Dick Buerkle ran 3:54.93 to break the world record in the men’s indoor mile in 1978, and earned places on the 1976 and 1980 U.S. Olympic teams. From age 12 onward, he had suffered considerable taunting from his classmates because he lost all the hair on his head to an auto-immune disease called alopecia areata. He reacted to these bullies by working harder than everyone else and being able to tolerate more pain. Training for competitive sports involves taking painful intense workouts that approach your limits and damage your muscles and then doing easier workouts for as long as it takes for your muscles to recover. Then when your body recovers, you take your next workout near your limits.
Buerkle’s response to the heckling crowds was to become one of the best runners of his generation. He later said that he was forever thankful to Michael Jordan for shaving his head and making bald cool.
Becoming a World Class Runner
As a high school senior, Buerkle went out for the first time for his school track team in Rochester, NY, and ran one mile in a very fast 4:28 and two miles in 10:01. He did not receive any college scholarship offers, but he must have had a lot of confidence in his running ability because he chose to attend Villanova College (now Villanova University), one of the top cross country and track and field schools in America.
While he was there, Villanova won the national cross country championships (NCAA) in 1967, 1968 and 1970, and was 2nd in 1969. Towards the end of his junior year, Buerkle was finally awarded a scholarship after being an All-American in track and cross country. My very close friend, Bill Rock, several years earlier, was a scholarship miler at Villanova, but you probably never heard of him because Villanova has had an incredible 45 sub-4-minute milers.
After college, Buerkle moved to Atlanta to take a job with Coca-Cola as part of an Olympic job-opportunity program and stayed for the next four decades. He worked selling contact lenses to support his family and continued to train and race, but was never paid as a professional athlete. The highlight of his career came in 1978 at age 31. Before a race, he called his wife and kids and asked them to watch him run in the CYO Invitational at the University of Maryland, but his wife stayed home in Georgia to save money to wallpaper the dining room. That night, he ran the indoor mile at 3:54.93, to break the world record for the event, which made the covers of both Sports Illustrated and Track & Field News.
Buerkle made the 1976 and 1980 Olympic teams, but in 1976, he came in a very disappointing 9th in the 5000 meters, and in 1980, the U.S. boycotted the Olympics to protest the Soviet invasion of Afghanistan.
Teaching and Coaching
In 1981, at age 34, he retired from serious competitive racing and became a TV reporter, a newspaper reporter, and a copier salesman. He started the “Dick Buerkle Running Show” on radio in Atlanta, but could not find enough sponsors. He taught Spanish and coached track and field and cross country in Dunwoody High School and later moved on to Henderson Middle School to win county championships in 2011 and 2012. He retired in 2014 at age 67.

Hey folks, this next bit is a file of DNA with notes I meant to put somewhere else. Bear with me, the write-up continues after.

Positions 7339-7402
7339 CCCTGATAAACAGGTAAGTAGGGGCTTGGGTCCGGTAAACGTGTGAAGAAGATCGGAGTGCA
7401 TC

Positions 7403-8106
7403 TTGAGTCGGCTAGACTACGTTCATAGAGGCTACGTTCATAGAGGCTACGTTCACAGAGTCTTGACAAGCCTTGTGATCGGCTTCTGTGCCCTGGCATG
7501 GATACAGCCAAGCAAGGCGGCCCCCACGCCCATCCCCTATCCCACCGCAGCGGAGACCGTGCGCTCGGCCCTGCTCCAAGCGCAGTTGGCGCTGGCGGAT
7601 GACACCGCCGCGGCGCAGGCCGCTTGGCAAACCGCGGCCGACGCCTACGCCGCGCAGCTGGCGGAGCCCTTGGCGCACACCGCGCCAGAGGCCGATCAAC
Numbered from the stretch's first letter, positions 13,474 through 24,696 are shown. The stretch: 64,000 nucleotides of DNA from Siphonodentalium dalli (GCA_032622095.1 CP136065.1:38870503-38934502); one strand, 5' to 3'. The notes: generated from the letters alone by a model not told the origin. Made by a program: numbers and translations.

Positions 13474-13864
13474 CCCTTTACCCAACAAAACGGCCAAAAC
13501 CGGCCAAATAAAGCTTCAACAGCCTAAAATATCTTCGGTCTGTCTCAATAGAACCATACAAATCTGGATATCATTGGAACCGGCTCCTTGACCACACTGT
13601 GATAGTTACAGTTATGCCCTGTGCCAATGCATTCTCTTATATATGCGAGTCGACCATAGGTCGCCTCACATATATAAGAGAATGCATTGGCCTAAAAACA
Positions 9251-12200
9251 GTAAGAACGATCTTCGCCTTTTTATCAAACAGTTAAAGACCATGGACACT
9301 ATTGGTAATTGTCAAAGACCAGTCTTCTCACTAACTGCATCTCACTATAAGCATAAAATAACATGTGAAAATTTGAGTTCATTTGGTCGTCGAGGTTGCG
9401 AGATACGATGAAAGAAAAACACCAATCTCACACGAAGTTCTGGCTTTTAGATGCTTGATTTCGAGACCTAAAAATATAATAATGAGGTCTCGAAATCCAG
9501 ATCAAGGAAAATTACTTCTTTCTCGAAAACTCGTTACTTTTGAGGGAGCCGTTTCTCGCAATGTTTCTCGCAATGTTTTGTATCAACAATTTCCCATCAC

In his 60s he appeared to have Parkinson’s disease, with loss of coordination, shaking, tight muscles and many other signs of nerve damage. He was eventually diagnosed as having a rare type of Parkinson’s disease called Multiple System Atrophy (MSA), and died from it at age 73.
Multiple Systems Atrophy
You have two nerve-muscle systems. You have the voluntary skeletal muscle system in which you decide in your brain to move a skeletal muscle, and you have an involuntary muscle system over which you have no voluntary control. Multiple systems atrophy means that the involuntary nerves are damaged so you can lose control of the nerves that:
• open and close blood vessels, so your blood pressure drops when you stand up and you faint or feel dizzy
• empty your bladder and colon, so you can lose your urine or can become terribly constipated.
• dilate penile blood vessels, so you become unable to achieve an erection.
• control your vocal cords, so you can’t speak clearly, have trouble breathing and develop sleep apnea
• make saliva so you develop a dry mouth
• control sweating so you can develop high body temperature
• control your eye muscles so you may develop double vision
The patient is also likely to suffer from muscle twitching and memory loss.
MSA often starts in 50-to-60 year old patients who look like they have Parkinson’s disease, with shaking, very slow moving and rigid muscles, and then go on to suffer poor coordination, double vision, difficulty walking and even loss of memory. There is no laboratory test that specifically diagnoses MSA. There are no drugs to stop the disease from progressing; at this time, drugs are given only to help control symptoms. The average patient lives 6-10 years after diagnosis, and they usually die from infections or starvation.
Other Victims of MSA
Johnny Cash, the world-famous guitarist and folk singer, and Nikolai Andrianov, the Russian gymnast who won 15 Olympic medals (7 gold medals, 5 silver, and 3 bronze) also suffered and died from Multiple Systems Atrophy.
It takes incredible confidence and competitiveness to drive yourself through painful workouts to be an elite endurance athlete. Dick Buerkle was one of the most driven and willing-to-tolerate-pain runners of his era. His bald head at age 12 may have had a lot to do with his athletic success on the track.
Richard Thomas Buerkle
September 3, 1947 – June 22, 2020